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Surviving The Candy Dish

My young years were spent in the company of the aged.  My father was a preacher, which means I drank a lot of leftover grape juice and grew up around rest homes and mortuaries. As a result I learned a great deal about senior citizens and today I want to tell you this; “The elderly are holding out on us.”

You read me correctly, The AARP set has lived long enough to know exactly what they are doing, and if you assume that they’re doddering around waiting for death to grab them then you’ve walked into a trap like Han Solo on Cloud City.

They’re letting us think that we’re living it up with our tight dungarees and high maintenance hairstyles, but imagine how much fun they’re having in retirement.  Right now stress is killing us but we could be reading the paper, having an light lunch, hitting the links for 9 holes, beating the crowd to a buffet dinner, and winding down with a bowl of Jell-O and Alex Trebek…  while wearing breathable fabrics and a Gilligan hat.

The most egregious place they are holding out on us is at the coffee table candy dish.  Do you seriously believe that people who keep the Tic Tac company producing the orange flavor really enjoy the terrible candy that they leave out for the guests?  This is the generation that delivers the See’s candy at holidays; they whip out the good stuff for the invite only viewings of “Murder She Wrote.”

Having spent endless afternoon hours sampling the contents of countless Swarovski bowls here are my tips for surviving the perils of a septuagenarians candy offering.

5 candies you’re likely to find and how to handle yourself around them.

The Root Beer Barrel– Most of us enjoy a Root Beer Barrel from time to time, but it’s not the flavor you have to watch out for with this candy, it’s the seam along the edge.  Root Beer Barrels split at the seam and then open up in your mouth like a Bic-Twin shaver.  Wedge it in your cheek but be careful changing positions, the Root Beer Barrel is second only to Cap’n Crunch in damaging the soft palate.

Worse Than We Want It To Be

There’s very little that’s right about the life of Barbara Millicent Rogers.  Since graduating from Willows High School in Wisconsin she’s been torn apart for her impossible beauty even though she’s enjoyed a very successful career as a schoolteacher, veterinarian, astronaut, jazzercise instructor and baby sitter while serving in the National Guard.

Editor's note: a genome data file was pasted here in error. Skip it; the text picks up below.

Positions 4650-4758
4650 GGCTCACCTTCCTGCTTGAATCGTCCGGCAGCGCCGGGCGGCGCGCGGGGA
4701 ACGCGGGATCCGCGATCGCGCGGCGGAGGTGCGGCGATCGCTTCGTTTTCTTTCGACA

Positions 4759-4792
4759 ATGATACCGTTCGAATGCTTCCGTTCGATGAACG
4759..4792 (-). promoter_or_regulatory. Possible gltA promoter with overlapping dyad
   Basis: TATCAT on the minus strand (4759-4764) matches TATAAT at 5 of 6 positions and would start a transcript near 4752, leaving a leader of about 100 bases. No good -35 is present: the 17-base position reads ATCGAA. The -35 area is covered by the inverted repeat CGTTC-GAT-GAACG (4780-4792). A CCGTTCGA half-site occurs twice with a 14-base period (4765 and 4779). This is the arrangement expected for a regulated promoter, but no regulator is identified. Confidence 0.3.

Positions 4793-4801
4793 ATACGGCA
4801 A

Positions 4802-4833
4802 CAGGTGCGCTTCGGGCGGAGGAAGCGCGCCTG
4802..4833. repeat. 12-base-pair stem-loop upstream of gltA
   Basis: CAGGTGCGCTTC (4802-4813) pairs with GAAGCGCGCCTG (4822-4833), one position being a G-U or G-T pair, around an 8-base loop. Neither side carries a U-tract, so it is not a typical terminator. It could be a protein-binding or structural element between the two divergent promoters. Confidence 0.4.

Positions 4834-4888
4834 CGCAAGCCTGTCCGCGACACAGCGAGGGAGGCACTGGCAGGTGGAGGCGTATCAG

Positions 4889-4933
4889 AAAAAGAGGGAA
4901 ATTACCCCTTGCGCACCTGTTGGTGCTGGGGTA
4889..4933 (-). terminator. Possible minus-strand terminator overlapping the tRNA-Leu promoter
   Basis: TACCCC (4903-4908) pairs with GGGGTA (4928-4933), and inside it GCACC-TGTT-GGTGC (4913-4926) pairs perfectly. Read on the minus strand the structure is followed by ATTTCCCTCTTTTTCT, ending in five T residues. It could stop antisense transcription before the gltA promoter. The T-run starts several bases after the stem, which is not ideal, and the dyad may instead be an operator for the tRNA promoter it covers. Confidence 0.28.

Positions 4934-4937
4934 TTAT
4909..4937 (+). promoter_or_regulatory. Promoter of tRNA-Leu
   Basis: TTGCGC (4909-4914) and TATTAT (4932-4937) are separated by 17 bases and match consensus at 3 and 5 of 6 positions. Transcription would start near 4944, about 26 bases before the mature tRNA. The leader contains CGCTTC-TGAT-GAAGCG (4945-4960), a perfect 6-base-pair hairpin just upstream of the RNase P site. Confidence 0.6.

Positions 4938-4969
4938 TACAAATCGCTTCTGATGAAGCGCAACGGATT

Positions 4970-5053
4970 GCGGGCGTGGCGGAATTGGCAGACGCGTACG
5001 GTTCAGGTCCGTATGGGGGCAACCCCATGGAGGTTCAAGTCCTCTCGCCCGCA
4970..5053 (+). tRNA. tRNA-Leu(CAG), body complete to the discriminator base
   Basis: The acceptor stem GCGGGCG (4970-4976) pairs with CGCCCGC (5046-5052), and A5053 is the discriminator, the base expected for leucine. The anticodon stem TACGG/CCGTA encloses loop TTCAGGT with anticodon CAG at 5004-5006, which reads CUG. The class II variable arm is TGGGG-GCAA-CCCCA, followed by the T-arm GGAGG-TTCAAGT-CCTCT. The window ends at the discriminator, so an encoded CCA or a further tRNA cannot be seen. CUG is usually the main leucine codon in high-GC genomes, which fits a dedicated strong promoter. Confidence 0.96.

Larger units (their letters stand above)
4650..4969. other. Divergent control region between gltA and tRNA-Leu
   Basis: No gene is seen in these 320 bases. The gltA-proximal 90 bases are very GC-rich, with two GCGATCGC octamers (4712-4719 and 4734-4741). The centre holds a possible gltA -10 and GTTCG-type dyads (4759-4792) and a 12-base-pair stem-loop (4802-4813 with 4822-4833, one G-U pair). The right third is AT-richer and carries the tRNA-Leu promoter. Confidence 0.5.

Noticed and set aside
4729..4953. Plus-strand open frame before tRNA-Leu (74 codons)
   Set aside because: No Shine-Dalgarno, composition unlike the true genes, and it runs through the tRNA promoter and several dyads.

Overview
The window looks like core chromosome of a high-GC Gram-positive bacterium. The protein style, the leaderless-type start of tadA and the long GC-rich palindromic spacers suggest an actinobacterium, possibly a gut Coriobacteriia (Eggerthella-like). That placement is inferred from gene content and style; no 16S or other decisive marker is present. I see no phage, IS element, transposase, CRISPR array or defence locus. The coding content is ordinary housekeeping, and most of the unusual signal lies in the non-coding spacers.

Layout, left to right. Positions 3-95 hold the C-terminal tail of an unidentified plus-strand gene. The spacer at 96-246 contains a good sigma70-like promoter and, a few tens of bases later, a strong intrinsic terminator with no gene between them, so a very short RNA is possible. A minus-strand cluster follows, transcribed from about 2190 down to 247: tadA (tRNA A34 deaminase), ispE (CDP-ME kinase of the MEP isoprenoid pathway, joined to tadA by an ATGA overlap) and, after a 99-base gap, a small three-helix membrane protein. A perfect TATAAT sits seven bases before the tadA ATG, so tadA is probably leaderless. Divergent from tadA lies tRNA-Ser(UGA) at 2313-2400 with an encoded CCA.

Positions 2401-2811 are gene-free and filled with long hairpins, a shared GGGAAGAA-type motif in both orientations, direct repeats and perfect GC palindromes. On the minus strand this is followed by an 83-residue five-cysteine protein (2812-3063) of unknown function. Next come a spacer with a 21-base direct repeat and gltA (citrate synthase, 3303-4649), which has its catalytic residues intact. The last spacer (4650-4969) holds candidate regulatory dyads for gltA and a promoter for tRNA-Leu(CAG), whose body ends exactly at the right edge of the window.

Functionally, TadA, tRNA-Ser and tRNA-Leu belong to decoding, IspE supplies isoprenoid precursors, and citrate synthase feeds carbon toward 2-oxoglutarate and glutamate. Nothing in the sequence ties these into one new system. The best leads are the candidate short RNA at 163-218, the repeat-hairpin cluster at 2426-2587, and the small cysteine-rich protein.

Despite these “Aaron Spelling approved” contributions to feminism, Barbie is once again under fire for promoting an unhealthy image of beauty and desirability for young girls.  This week Galia Slayen, a former student at Portland’s Lincoln High School travels the morning talk show circuit with her own creation, a “life size” Barbie who is a dramatic representation of  eating disorders.

That Barbie represents a miniature totem of the American idealization of beauty can’t be disagreed with, it would be like trying to say that cigarrettes aren’t addictive.  Everyone would believe that you had an agenda that you were trying to push and you’d lose all credibility… and an election.

But what if the problem wasn’t just what OUR LOVE of Barbie tells us about beauty?


Paying For Attention

What if your wildest dream came true and it was a heartbreaking experience?

We tend to believe that the fulfillment of our fantasies will be satisfying, but I think that’s because so few of us ever realize our most imaginative goals.  This isn’t to say that we haven’t actually had wishes come true, in fact if you think about it, “wishes coming true” is a pretty accurate description of Christmas for most children.  Parents are generally able to accommodate “Dear Santa” requests because kids tend to dream small and talk big.  Fulfilling a Christmas wish list is easy because kids don’t usually ask for something huge like a record deal and a music video.

It used to take a ruthless corporate machine to foist something like Rebecca Black’s absolutely ridiculous “Friday” on the general public.  An industry was responsible for creating the Godzilla grade monsters we call Lindsay Lohan and Chris Brown, but the digital revolution has eased the major media companies’ stranglehold on the celebrity spotlight.  With the advent of reasonably priced, professional grade, digital media processing the formerly ludicrous claims of Andy Warhol became eerily prophetic.  15 minutes of fame is now eminently accessible to the “average” American.

An “average” American became a worldwide sensation last week because her mother had the resources to finance her fantasy.  While it only took $2000 to both fulfill Rebecca Black’s dreams and crush her heart, the sad part isn’t that she got torn apart by the rabid beast of suburban consumption.  What’s sad is that she dreamed too small and sang too big.


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